Once the truck is in second gear, press the accelerator again and take your foot off the clutch. In this step you will be driving in second gear.
Step 5. Repeat the process to go to the highest speeds
Once you get used to shifter driving, you will be able to listen to the engine and know when to increase or decrease speed. If you're just starting out, make sure you're watching the revolutions per minute. Every time your revolutions per minute reach 3000, you should shift to the next higher gear.
Being at the correct speed will cause the truck to consume less fuel
Part 4 of 4: Slow Down, Stop, and Back Up
Step 1. Slow down when you need to slow down
Downshifting helps regulate the truck's speed and is useful if traffic is also slowing down. To downshift, press the clutch while applying the brake and put the truck in the next lower gear. Once you get up to speed, release the clutch and press the accelerator to maintain speed.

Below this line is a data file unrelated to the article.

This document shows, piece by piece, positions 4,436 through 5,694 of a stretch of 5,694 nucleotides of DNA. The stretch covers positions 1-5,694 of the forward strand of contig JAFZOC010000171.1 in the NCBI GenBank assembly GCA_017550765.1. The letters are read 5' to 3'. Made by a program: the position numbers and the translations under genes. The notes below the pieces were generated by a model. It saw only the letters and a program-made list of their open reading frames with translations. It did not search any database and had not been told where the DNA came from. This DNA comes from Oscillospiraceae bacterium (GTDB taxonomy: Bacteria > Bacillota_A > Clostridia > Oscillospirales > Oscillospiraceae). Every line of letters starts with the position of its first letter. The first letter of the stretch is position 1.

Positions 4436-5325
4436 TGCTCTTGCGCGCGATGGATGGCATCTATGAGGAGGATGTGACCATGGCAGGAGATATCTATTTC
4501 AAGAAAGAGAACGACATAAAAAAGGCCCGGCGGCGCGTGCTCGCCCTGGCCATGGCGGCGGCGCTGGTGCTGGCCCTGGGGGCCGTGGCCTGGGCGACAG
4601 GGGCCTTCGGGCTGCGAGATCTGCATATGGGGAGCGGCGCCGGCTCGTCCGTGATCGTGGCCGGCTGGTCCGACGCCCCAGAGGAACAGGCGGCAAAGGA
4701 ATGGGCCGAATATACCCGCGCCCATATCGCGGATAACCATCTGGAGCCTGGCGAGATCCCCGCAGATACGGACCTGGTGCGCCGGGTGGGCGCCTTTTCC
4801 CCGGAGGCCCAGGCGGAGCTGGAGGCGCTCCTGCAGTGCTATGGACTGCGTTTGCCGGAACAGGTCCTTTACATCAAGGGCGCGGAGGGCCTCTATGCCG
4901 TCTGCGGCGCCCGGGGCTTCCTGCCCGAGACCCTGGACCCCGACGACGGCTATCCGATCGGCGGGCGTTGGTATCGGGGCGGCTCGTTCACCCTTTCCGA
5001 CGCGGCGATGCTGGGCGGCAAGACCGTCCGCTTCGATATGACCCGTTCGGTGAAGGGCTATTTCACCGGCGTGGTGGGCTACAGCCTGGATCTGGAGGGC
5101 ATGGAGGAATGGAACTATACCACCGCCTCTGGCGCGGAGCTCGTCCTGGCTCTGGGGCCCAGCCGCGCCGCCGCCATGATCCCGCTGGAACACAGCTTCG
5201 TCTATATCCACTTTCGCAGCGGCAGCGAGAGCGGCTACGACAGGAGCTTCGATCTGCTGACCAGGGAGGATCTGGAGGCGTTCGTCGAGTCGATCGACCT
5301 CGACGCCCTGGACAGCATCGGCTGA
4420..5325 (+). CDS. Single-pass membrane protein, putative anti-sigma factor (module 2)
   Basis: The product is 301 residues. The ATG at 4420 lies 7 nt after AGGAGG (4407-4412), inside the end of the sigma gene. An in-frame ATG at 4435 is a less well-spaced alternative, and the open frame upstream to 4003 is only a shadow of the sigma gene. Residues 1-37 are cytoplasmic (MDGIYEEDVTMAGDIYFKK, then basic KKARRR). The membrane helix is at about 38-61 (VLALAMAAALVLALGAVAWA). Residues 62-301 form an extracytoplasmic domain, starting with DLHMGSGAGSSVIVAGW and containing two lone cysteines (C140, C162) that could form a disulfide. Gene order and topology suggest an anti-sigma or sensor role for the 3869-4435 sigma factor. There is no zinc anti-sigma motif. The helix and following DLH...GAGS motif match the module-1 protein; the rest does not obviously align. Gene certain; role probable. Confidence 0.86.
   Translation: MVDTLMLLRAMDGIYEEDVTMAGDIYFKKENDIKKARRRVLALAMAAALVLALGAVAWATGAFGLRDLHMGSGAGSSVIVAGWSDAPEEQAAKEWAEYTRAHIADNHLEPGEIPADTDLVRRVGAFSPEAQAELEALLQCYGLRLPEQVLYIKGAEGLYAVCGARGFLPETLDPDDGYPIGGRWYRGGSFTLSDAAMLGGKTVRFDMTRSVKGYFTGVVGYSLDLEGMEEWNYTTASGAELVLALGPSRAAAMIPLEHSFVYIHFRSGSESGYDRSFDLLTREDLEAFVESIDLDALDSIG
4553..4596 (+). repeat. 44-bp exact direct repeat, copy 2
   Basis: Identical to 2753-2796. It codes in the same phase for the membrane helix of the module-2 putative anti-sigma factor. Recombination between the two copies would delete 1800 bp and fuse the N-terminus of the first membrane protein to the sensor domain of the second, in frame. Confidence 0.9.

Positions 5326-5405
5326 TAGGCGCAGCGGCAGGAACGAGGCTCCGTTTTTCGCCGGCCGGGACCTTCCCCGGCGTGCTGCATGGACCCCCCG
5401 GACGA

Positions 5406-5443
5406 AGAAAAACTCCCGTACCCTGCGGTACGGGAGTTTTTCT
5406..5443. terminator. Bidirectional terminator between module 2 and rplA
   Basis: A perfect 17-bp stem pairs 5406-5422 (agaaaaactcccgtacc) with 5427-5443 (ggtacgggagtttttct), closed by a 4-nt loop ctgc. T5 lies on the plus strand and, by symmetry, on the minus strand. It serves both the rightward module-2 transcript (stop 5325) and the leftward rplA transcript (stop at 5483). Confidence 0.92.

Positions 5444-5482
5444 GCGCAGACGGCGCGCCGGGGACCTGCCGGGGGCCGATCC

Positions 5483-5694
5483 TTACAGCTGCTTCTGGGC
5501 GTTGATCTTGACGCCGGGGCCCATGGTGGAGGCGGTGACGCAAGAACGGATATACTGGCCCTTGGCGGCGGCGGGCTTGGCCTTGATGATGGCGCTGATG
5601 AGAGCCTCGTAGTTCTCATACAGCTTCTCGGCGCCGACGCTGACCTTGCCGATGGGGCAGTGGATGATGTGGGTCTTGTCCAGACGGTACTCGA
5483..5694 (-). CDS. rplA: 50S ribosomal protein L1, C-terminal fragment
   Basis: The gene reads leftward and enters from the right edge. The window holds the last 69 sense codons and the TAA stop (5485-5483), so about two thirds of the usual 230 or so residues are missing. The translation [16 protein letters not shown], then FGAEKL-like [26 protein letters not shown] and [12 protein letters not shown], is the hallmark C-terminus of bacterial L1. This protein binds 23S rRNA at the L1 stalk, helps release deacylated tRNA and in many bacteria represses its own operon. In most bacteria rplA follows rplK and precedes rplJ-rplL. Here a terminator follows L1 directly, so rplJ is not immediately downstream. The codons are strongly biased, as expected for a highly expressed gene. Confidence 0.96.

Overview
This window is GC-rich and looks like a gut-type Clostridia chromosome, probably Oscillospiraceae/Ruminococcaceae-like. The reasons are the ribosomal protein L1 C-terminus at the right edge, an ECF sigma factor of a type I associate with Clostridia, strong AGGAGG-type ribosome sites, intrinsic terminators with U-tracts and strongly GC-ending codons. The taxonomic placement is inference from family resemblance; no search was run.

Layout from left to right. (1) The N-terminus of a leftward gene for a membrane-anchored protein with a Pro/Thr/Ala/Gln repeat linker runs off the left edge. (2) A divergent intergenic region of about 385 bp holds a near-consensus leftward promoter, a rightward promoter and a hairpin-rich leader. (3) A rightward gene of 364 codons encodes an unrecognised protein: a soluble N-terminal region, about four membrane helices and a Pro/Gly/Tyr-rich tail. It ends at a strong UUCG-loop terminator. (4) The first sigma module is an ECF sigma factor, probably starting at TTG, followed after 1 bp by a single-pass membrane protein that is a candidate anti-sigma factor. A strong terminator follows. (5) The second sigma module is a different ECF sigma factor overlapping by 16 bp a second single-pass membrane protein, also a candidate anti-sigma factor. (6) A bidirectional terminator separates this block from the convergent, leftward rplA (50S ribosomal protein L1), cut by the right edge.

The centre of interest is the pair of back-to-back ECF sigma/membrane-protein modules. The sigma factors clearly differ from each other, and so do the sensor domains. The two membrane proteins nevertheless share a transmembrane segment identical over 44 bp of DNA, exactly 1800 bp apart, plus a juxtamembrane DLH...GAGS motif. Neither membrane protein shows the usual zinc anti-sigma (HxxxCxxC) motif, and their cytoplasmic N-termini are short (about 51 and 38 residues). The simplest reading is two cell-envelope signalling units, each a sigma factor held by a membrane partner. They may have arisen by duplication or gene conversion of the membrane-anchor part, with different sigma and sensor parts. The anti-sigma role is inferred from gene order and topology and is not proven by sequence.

You never really have to downshift to first as second doesn't want high rpm
Step 2. Put the gearshift in neutral when you stop
Unless you want to stop suddenly, you should put the truck in neutral when you want to come to a complete stop. To do this, press down on the clutch while releasing the throttle and push the lever toward the center. Then once you've put the truck in neutral, you can stop and start moving again without the truck suddenly stopping.
Step 3. Use the brake instead of the accelerator when backing up
Pressing the accelerator pedal when backing up can feel rough and fast. Instead of pressing the gas pedal when backing up, use the clutch and the disengaged brake to control the truck. Slowly take your left foot off the clutch and step on the brake with your right foot to control the truck. This trick will work unless you're on a steep hill, in which case you may need to hit the gas.